Come on guys, don't be shy

Date
Published in
[unknown] (UK)
Written by
Jill Chadwick

Heads turned as Kim Wilde strolled past the shops in the sunshine, the breeze ruffling her hair. As a pop singer, she was well used to getting lots of attention. She chatted with a pal as they fingered the handpainted silks on display on a craft stall. Kim wondered whether her mum would like a new scarf.

Suddenly a man brushed past her, stopping her dead in her tracks. To Kim he resembled a Greek god. A tall, muscular guy with a mop of dark, curly hair and a prominent nose, he attracted her in a way she had rarely known.

'Just look at him', she gasped, turning to her friend and giggling. 'Isn't he gorgeous?' Dressed in a pair of paint-spattered jeans and a scruffy sweatshirt, the stranger was hardly smart or debonair. Kim took another lingering look as the stranger dashed into a shop that was being renovated. He was one of the workmen.

'That's my kind of man', she confided. 'I'd love to meet someone like that, someone ordinary.' As they walked on towards the shop in London's Covent Garden, her friend coaxed her to go up to him and say hello. Instead Kim blushed scarlet and hurried past. 'What on earth would I say?', she panicked. 'He'd think I was mad.'

In the shop the young builder turned to his workmates. 'I think I've just bumped into that Kim Wilde', he said. 'Nah, you're fantasising, mate', they laughed at him. 'Mind you, she's a bit of all right, isn't she? Anyway, if it was Kim Wilde, you wouldn't get very fast with her'.

'S'pose you're right', he said. 'Kim Wilde - she wouldn't look at me in a million years.'

That, as 30-year-old Kim sadly acknowledges, is her problem. Since the breakup of her romance with Johnny Hates Jazz star Calvin Hayes a year ago, there is no new man in her life. Men are scared of chatting her up. And, being naturally shy, she simply hasn't the nerve to ask someone for a date. Even with 20 hit singles to her name, she dislikes the glitz of showbusiness parties and prefers to spend evenings alone at her home in the countryside north of London.

The 400-year-old luxury converted barn was Kim's hideaway after her relationship with Calvin ended. For months she didn't want to see friends. During that period her weight ballooned as she found comfort in food.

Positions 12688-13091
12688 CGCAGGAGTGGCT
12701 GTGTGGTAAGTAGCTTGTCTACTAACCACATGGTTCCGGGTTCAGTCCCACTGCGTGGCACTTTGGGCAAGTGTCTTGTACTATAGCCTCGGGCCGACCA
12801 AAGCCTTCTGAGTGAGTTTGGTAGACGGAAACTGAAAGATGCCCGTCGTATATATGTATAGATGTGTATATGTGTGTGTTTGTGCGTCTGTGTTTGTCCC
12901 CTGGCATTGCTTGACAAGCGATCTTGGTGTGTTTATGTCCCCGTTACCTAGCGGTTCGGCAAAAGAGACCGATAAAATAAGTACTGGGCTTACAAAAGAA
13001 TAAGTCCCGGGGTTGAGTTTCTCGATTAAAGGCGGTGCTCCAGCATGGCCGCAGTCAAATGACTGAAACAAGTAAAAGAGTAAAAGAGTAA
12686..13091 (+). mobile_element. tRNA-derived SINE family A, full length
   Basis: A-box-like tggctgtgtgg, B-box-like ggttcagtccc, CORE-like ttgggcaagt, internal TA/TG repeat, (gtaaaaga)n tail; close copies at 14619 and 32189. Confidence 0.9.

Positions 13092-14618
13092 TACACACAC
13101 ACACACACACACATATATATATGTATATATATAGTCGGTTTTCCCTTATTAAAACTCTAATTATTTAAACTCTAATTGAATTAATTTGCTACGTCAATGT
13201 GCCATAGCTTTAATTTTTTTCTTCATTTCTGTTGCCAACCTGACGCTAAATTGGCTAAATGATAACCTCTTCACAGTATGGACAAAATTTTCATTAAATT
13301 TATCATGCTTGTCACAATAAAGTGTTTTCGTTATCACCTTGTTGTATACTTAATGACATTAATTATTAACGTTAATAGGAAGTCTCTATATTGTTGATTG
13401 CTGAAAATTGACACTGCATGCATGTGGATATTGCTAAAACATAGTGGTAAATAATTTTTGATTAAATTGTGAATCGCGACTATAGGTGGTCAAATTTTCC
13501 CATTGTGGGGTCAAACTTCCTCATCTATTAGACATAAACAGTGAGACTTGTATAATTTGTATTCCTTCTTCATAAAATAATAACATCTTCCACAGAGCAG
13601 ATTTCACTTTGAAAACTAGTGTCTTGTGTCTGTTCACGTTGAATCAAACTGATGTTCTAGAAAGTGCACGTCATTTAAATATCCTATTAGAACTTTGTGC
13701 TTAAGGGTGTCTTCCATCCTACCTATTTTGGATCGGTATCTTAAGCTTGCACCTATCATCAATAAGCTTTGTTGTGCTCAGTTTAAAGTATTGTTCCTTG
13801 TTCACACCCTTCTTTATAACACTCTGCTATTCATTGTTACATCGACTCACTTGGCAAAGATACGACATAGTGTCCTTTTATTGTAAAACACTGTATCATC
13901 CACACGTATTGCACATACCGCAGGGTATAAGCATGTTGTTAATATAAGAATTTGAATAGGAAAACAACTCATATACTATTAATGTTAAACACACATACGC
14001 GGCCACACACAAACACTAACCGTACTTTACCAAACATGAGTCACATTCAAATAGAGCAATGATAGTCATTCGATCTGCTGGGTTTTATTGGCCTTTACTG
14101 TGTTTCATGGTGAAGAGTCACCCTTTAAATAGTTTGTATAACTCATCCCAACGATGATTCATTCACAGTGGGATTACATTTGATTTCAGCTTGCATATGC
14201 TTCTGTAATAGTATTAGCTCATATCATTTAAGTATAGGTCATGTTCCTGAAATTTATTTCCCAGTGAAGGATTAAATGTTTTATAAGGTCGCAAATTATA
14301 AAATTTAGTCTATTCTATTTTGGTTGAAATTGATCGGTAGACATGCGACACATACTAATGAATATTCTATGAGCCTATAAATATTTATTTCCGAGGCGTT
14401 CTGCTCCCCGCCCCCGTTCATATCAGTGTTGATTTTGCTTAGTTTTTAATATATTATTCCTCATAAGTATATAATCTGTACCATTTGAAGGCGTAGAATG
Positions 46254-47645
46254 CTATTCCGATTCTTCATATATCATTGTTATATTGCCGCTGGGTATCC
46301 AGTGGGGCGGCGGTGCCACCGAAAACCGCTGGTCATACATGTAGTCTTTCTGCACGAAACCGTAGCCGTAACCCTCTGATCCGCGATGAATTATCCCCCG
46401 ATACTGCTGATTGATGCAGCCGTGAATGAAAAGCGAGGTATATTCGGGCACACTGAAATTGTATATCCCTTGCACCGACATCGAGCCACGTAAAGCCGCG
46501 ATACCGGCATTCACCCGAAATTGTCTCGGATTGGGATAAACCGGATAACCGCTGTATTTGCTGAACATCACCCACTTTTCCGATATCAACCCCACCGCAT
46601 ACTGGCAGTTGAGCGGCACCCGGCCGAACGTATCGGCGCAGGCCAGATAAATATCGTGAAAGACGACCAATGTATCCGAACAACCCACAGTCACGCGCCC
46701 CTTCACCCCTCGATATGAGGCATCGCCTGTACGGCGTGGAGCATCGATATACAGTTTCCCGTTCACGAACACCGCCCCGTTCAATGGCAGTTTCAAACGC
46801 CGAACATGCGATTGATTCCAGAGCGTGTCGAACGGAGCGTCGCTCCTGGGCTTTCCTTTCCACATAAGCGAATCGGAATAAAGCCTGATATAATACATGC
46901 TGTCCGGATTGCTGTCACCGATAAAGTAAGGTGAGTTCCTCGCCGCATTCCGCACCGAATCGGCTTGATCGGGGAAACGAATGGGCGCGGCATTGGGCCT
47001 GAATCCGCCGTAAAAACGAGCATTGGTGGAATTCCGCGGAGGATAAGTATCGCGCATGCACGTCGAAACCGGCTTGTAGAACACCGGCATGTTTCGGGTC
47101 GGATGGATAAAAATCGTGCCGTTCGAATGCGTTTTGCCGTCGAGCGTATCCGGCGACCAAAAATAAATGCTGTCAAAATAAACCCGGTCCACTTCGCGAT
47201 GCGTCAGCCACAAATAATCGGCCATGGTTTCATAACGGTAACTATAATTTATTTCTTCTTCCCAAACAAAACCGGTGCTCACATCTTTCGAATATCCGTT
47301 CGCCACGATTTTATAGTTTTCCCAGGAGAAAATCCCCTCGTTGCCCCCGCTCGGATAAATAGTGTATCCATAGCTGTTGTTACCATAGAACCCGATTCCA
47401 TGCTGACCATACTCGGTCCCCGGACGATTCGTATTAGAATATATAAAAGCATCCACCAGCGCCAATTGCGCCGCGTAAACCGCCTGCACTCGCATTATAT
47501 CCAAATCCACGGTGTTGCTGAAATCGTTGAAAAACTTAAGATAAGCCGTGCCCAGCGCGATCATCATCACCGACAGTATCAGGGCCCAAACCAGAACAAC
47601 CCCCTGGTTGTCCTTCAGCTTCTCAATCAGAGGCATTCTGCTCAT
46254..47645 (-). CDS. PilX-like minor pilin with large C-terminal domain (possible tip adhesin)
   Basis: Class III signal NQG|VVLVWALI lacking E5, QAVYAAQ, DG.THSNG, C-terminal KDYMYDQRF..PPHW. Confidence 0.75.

'It was a very painful time', she says. 'It changed me and I must admit I wasn't a particularly nice person. It struck home one day when I found myself being a real cow to someone I love very much and I knew then that things had to be different.'

That someone was her dad Marty, the Fifties pop star, and it upset Kim to see the hurt she caused. 'I realised that I had got a lot of things wrong', she says. 'What made it harder was that my family and Calvin's family were close.'

Calvin's record-producer father Mickie Most had been friendly with Kim's parents for years. 'You don't break off ties with someone who has been close for a long time and not feel pain', she says. 'It was time to grow and change a lot of things in my life. I sat down one day and took a long, hard look at myself and my career and I realised how lucky I was to be able to do a job that I love so much.'

So Kim pulled herself together and put herself on a rigorous health regime, which she claims helped to change her outlook.

'I used to always see the negative side of things but these days I am a much more positive person. I'm not actively looking for another man', she insists, 'but if would be nice if someone special did come along now. My ideal man would have to be strong, have a great sense of humour and be very kind. I prefer interesting-looking men. I like nice faces but a man doesn't have to be good-looking to be attractive. I think it would be better if he wasn't well-known because the pressures are much greater if you're both in the public eye. You just can't escape the spotlight.'

On her occasional nights out, Kim is never short of a male partner, but they're always friends or business acquaintances, she says. 'Although there isn't anyone at the moment, you never know what might happen. I'm always expecting the unexpected. One day I'd like to have children because family life is very important to me. With my parents it was love at first sight. I often look at them and sigh and wish that I could be as happy as they are. It could happen for me, I suppose. I hope so.'